'The Woman King' Director Responds to 'Eye-Opening' Oscars Shutout
The Woman King director Gina Prince-Bythewood has an important message for the Academy.
Ever since the nominations for the 2023 Oscars were revealed, fans and reviewers alike have been mystified as to why The Woman King wasn't nominated for any awards, despite critical acclaim and a powerhouse cast led by recent EGOT winner Viola Davis. And though Prince-Bythewood has kept relatively quiet about the shutout, she's now made her opinion known in a piece published by The Hollywood Reporter, where she described this awards season as "an eye-opener."
"I've gotten so many texts and emails from people in the industry outraged by the Oscar nominations. Of course I'm disappointed. Who wouldn't be? Especially because there was so much love for our film," she wrote, while noting that The Woman King was also a commercial success, with "global box office numbers that show the film will earn $100 million."
"But the Academy made a very loud statement, and for me to stay quiet is to accept that statement. So I agreed to speak up, on behalf of Black women whose work has been dismissed in the past," Prince-Blythewood continued, before also mentioning Till director Chinonye Chukwu, who previously accused the Academy of "misogyny towards Black women" after the film was also left out of the nominations.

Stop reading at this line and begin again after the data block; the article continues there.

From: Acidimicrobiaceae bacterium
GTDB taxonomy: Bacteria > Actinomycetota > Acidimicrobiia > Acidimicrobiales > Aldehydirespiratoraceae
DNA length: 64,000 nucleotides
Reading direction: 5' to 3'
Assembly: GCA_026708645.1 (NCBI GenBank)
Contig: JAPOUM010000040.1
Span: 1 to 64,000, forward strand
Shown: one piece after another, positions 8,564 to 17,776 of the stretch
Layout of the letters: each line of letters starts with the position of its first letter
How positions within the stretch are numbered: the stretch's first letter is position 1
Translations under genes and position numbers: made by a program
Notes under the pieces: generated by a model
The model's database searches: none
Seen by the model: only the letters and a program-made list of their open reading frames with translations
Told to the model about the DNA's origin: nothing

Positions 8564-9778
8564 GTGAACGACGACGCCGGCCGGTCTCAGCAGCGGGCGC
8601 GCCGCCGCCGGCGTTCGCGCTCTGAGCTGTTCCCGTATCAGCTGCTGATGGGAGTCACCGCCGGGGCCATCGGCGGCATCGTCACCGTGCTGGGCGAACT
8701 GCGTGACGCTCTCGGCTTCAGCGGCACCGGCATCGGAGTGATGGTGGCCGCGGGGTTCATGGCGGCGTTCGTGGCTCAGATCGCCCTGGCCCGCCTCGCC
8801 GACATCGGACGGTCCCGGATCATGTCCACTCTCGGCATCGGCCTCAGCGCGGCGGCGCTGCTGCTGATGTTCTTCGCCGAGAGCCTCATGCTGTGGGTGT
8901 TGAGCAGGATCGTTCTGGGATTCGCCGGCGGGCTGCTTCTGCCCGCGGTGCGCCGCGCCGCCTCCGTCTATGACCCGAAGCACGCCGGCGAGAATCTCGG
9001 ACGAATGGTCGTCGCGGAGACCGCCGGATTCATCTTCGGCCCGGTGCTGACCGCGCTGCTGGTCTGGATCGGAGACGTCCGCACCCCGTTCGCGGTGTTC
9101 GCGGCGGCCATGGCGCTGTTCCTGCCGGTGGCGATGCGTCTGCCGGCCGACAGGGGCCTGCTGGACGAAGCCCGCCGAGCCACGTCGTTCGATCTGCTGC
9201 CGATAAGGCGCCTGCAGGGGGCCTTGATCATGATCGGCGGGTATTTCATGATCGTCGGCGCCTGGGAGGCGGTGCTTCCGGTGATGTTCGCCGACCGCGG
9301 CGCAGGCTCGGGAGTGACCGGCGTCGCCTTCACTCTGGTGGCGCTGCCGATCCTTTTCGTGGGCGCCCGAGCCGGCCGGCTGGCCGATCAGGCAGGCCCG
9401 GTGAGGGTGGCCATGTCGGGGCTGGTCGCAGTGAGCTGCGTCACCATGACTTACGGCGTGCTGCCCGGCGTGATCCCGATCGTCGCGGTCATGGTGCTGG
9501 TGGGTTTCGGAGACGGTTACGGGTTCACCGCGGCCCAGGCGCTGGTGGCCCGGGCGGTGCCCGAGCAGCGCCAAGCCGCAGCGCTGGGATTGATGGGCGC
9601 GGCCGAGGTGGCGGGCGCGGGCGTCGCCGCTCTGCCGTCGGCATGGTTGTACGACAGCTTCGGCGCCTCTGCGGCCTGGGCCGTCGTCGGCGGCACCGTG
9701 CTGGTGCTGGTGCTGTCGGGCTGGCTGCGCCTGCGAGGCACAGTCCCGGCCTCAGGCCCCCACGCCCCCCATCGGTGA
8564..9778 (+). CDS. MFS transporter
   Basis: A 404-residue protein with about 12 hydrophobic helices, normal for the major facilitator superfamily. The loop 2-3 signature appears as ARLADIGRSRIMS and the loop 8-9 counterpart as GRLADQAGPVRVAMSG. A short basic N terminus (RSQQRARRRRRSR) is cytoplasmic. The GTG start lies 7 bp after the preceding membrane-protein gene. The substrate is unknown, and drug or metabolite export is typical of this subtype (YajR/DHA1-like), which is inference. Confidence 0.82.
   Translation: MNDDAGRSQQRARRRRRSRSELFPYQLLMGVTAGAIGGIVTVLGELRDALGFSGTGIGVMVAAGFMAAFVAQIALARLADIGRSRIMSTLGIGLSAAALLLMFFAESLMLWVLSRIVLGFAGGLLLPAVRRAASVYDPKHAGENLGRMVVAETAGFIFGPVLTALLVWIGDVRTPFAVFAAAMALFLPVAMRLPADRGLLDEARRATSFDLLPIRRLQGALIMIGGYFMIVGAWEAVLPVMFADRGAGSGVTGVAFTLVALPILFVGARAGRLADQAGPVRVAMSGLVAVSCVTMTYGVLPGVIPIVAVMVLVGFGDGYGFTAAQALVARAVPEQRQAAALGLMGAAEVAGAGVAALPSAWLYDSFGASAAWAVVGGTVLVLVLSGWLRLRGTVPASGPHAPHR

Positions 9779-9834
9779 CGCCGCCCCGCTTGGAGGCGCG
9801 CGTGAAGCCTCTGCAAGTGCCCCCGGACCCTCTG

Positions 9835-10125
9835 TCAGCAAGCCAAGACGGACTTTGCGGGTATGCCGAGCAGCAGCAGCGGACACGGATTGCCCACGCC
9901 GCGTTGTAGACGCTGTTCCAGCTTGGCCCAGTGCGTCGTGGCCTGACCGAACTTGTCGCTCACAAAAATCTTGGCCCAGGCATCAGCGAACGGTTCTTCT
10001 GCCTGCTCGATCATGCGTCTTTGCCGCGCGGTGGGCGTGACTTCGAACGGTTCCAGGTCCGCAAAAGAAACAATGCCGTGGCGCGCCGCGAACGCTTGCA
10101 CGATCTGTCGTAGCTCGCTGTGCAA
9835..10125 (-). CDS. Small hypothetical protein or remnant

That said, Prince-Blythewood went on to say that she doesn't consider the lack of recognition a "snub." Rather, it's an issue of "social capital," as well as "a reflection of where the Academy stands and the consistent chasm between Black excellence and recognition,” which "is not just an issue in Hollywood but in every industry."
“It’s a difficult thing to know, for every Black filmmaker and definitely every Black female filmmaker, that your work is not valued in the same way,” as she continued. “This is a systemic American problem, which is why this felt so insidious and large."
She said, "It’s tough to enter something that’s supposed to be judged on merit, but you know it’s not a meritocracy.”
You can read everything Prince-Blythewood has to say in The Hollywood Reporter about the shutout here.
Photo via Getty / Emma McIntyre